Feasibility of CO2 Sequestration in Shallow Transition Zones
Geological CO2 sequestration requires suitable storage sites to store CO2 at a large scale. Shallow aquifers could be a viable regional solution for stationary CO2 emitters because of their broad distribution, considerable capacity, and the potential low drilling cost associated with the shallow depths. This study introduces a shallow transition zone in which CO2 can transit from a gaseous phase into supercritical CO2 within the pressure range for CO2 injection; thus, considerable storage capacity is expected. The characteristics and major influencing factors of shallow transition zone storage were compared with those of deep storage to determine the feasibility of CO2 sequestration in shallow transition zones. The transition zone was found to provide a comparable storage capacity, greater storage efficiency, and a higher proportion of stable CO2 than a deep aquifer. The depth of this transition zone can be as shallow as 537 m for a warm basin and 656 m for a cold basin. At a depth of 600-1000 m, the primary factors affecting CO2 storage capacity are formation thickness and porosity, with reservoir heterogeneity and depth having lesser effects. Therefore, depth is of less concern when estimating CO2 storage potential. This work explored the transition zone as an effective new option when seeking means of sequestering CO2. These results not only establish parameters for CO2 sequestration in shallow aquifers, but also strengthen the current understanding of CO2 sequestration in deep aquifers.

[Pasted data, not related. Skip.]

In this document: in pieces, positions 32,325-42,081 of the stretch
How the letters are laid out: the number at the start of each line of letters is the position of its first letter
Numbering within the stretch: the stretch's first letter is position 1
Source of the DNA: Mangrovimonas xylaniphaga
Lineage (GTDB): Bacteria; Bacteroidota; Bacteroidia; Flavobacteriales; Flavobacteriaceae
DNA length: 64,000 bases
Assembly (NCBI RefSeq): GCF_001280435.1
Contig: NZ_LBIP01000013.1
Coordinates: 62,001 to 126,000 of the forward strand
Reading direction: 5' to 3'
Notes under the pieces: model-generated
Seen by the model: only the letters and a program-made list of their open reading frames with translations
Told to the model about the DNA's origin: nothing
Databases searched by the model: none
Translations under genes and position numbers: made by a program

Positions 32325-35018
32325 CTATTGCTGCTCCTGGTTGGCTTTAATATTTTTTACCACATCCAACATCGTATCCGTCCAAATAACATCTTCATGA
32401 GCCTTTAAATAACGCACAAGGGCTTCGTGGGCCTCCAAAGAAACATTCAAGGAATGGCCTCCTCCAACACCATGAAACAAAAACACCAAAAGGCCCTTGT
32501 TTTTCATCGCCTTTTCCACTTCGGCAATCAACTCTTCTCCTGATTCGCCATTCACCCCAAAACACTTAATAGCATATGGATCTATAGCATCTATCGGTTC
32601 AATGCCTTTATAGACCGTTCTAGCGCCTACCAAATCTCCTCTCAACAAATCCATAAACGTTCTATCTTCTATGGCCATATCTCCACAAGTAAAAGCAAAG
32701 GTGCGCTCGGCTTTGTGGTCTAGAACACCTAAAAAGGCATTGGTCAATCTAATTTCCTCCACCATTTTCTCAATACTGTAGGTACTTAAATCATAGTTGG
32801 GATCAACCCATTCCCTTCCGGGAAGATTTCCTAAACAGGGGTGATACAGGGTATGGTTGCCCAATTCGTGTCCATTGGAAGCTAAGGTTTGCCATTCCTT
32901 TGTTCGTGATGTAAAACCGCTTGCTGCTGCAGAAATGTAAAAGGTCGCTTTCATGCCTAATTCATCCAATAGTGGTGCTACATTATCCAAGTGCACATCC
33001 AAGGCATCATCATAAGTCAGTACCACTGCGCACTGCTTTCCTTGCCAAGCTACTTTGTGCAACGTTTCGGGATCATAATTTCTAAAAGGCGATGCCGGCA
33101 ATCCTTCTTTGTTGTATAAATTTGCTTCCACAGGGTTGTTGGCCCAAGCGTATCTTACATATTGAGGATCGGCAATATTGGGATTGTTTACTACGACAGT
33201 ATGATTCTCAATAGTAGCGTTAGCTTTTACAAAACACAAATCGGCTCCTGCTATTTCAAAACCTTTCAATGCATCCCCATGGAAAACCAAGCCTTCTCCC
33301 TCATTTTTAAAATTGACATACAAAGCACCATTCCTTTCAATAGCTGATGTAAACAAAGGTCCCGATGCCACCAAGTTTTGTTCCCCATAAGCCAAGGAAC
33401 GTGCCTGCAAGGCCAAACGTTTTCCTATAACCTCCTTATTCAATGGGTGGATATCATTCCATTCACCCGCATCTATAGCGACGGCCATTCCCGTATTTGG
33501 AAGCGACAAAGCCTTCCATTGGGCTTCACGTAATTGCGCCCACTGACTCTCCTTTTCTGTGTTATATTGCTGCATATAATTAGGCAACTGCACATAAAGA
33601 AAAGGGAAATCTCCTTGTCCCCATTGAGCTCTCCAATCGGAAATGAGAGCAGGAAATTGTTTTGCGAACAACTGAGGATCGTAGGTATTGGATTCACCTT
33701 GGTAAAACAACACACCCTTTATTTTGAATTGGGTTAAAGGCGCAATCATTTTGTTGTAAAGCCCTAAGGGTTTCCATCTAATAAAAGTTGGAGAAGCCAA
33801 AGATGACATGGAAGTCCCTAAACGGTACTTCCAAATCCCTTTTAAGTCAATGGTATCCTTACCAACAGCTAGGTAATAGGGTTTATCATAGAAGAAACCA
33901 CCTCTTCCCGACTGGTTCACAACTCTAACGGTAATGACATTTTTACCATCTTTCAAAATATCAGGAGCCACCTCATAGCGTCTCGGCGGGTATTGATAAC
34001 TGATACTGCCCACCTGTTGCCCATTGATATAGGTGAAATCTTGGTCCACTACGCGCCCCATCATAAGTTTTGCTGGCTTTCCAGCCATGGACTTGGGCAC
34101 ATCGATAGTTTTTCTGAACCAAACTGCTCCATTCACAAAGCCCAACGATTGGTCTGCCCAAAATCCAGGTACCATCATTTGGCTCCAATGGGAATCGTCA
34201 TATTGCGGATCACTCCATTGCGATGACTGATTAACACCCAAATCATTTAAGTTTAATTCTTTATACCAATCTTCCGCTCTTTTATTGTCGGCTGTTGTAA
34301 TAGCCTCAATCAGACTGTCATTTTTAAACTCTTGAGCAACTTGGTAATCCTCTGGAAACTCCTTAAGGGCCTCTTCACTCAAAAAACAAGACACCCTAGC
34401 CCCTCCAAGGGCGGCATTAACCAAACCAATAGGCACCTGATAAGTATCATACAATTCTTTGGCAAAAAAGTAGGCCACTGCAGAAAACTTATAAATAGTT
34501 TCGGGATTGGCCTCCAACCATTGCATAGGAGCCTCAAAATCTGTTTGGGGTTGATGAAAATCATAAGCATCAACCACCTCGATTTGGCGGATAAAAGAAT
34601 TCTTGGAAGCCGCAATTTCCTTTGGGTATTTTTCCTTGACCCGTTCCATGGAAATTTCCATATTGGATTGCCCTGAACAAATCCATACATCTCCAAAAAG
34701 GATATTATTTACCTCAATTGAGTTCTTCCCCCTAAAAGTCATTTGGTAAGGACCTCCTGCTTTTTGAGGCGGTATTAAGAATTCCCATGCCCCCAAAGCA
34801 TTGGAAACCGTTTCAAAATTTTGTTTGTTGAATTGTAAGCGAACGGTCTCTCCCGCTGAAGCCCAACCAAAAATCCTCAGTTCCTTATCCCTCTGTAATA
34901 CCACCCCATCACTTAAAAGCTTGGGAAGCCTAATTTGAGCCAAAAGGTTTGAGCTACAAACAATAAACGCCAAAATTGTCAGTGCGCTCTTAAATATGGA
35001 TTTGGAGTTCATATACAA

F. Yang et al., "Feasibility of CO2 Sequestration in Shallow Transition Zones," Greenhouse Gases: Science and Technology, Blackwell Publishing Ltd, Jun 2017.
The definitive version is available at http://dx.doi.org/10.1002/ghg.1696
Geosciences and Geological and Petroleum Engineering
Keywords and Phrases
Brine extraction; Carbon sequestration; Feasibility; Shallow aquifer; Transition zone; Hydrogeology; Carbon sequestration; Reservoir heterogeneity; Storage capacity; Storage efficiency; Storage potential; Carbon dioxide
International Standard Serial Number (ISSN)
Article - Journal
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